A preliminary report released Thursday on the Ethiopian Airlines crash last month found that pilots followed all recommended procedures issued by Boeing, ratcheting up pressure on the plane maker that critics say has put profits before safety.
The findings from the Ethiopian government provide the clearest link yet to a similar crash involving the same Boeing model plane in the waters off Indonesia in October. All 346 on board the two flights died.
The report raises questions about whether Boeing did enough to alert pilots after the Indonesian crash and whether the Federal Aviation Administration should have grounded the 737 MAX planes earlier and not waited until the second crash on March 10.
Still, the report is only a first draft and raised some questions left unanswered, such as why the crew turned back on a faulty anti-stall system a half-minute before the plane slammed into the ground.
A final Ethiopian report with those details is not expected for months. The Indonesian final report could take until August or September and so attention will now likely turn to other government and regulatory probes.
A rundown of what we know so far about the crashes and what to expect next from ongoing investigations:
WHAT DID THE ETHIOPIAN REPORT FIND?
The Ethiopian government said a false reading from a key sensor on the side of the Boeing 737 Max set off a series of events that caused the pilots to lose control of the plane.
That is a significant discovery because faulty sensor readings are suspected behind the Lion Air 737 Max that crashed into the Java Sea on October 29. In that crash, investigators found a sensor activated an automated anti-stall system that repeatedly pushed the nose of the plane down.
The Ethiopian report also raises questions about assertions by Boeing and U.S. regulators since the Lion Air crash. They said that pilots could regain control in some emergencies by following steps that include turning off the anti-stall system, known by its acronym, MCAS.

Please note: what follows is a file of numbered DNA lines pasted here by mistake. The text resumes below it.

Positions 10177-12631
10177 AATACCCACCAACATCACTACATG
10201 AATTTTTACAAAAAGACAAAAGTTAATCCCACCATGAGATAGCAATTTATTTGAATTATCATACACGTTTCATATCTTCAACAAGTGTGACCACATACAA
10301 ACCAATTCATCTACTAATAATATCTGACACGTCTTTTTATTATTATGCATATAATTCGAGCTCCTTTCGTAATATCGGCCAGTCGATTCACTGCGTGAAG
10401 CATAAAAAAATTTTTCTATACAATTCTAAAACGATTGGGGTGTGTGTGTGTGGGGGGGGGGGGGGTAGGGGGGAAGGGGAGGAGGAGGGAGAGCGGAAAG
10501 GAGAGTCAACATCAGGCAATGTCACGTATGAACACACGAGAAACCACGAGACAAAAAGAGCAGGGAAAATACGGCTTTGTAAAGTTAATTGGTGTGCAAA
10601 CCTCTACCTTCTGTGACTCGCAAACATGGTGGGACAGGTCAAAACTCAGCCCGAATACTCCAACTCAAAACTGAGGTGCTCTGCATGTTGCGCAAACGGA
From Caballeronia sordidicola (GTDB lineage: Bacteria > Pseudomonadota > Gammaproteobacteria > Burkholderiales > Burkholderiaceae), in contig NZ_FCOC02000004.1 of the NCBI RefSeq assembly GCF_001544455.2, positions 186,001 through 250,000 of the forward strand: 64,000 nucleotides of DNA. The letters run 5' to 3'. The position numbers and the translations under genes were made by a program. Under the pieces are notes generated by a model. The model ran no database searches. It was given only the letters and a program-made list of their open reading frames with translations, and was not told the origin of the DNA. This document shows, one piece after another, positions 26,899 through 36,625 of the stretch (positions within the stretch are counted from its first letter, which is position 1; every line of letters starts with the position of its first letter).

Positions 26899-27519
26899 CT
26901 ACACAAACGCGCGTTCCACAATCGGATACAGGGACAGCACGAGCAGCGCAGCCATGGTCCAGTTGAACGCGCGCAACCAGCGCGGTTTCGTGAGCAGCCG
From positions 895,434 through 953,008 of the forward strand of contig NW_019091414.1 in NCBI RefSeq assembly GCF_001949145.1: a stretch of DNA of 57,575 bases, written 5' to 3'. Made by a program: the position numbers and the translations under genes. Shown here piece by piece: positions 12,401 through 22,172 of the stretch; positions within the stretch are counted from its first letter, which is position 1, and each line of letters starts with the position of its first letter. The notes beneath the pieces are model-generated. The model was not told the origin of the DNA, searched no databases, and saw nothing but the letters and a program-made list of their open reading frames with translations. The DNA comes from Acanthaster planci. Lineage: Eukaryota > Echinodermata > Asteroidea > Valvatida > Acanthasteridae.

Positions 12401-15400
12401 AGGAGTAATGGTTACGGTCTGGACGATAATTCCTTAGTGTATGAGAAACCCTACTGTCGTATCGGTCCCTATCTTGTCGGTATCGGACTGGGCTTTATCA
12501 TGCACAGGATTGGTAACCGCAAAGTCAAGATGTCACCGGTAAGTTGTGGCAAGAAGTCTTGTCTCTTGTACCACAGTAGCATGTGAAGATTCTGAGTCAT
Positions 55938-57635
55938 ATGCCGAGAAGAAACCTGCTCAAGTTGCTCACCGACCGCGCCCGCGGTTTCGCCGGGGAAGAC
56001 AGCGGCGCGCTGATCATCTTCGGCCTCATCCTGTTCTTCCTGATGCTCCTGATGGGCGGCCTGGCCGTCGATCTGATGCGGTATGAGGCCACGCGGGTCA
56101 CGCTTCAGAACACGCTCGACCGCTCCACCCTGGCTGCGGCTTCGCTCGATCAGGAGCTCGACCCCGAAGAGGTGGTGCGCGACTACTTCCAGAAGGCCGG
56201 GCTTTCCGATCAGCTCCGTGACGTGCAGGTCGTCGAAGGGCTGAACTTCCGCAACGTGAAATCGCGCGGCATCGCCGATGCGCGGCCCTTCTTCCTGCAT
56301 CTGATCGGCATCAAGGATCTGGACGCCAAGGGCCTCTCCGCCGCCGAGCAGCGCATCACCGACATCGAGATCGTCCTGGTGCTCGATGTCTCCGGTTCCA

The preliminary report appeared to contradict that. It said the Ethiopian Airlines crew turned off the system and followed other prescribed steps but still couldn't save the plane. The pilots did re-engage MCAS in the last seconds of the flight.
WHAT IS BOEING'S RESPONSE?
The airplane maker acknowledged in a statement that faulty data from the sensor triggered the MCAS system and vowed to make sure it doesn't happen again.
"It's our responsibility to eliminate this risk," said CEO Dennis Muilenburg in a video address. "We own it and we know how to do it."
Boeing said a software update in the works will add "additional layers of protection" and prevent bad data from activating the MCAS system. It also said it is will offer new training for Max pilots.
Investors in Boeing appeared to take Thursday's report in stride. Its stock rose nearly 3% but fell nearly 1% on Friday.
Boeing is under investigation on multiple fronts.
The Justice Department is looking into possible criminal violations involving certification that the 737 Max introduced in 2017 was safe. Congressional committees are also investigating the crashes and questioning a program under which the FAA delegates many safety checks for planes to Boeing and other manufacturers to save money. A Senate committee will also look into whistleblower complaints about the training and credentials of federal inspectors who evaluated a Boeing jet involved in the two deadly crashes.
The Transportation Department inspector general is also probing the FAA to see why it was the last safety regulator in the world to ground the Boeing Max after the second crash.
The FAA, which must certify the 737 Max is safe before it can go back into the air, said in a statement that its own investigation into the crashes is still in its early stages.
"As we learn more about the accident and findings become available, we will take appropriate action," the agency said.
WHAT ABOUT LAWSUITS?
Boeing is facing several suits from families of victims in the two crashes alleging the automated anti-stall system was defective and that plane maker failed to warn airlines about it or fully train pilots.
The latest, filed on the heels of the Ethiopian report on Thursday, was by a family of a 24 -year-old American on the Ethiopian Airlines flight.
"Blinded by its greed, Boeing haphazardly rushed the 737 MAX8 to market" and "actively concealed the nature of the automated system defects," the lawsuit alleges, demonstrating a "conscious disregard for the lives of others."
Other defendants in the suit include Ethiopian Airlines and Rosemount Aerospace, the sensor manufacturer.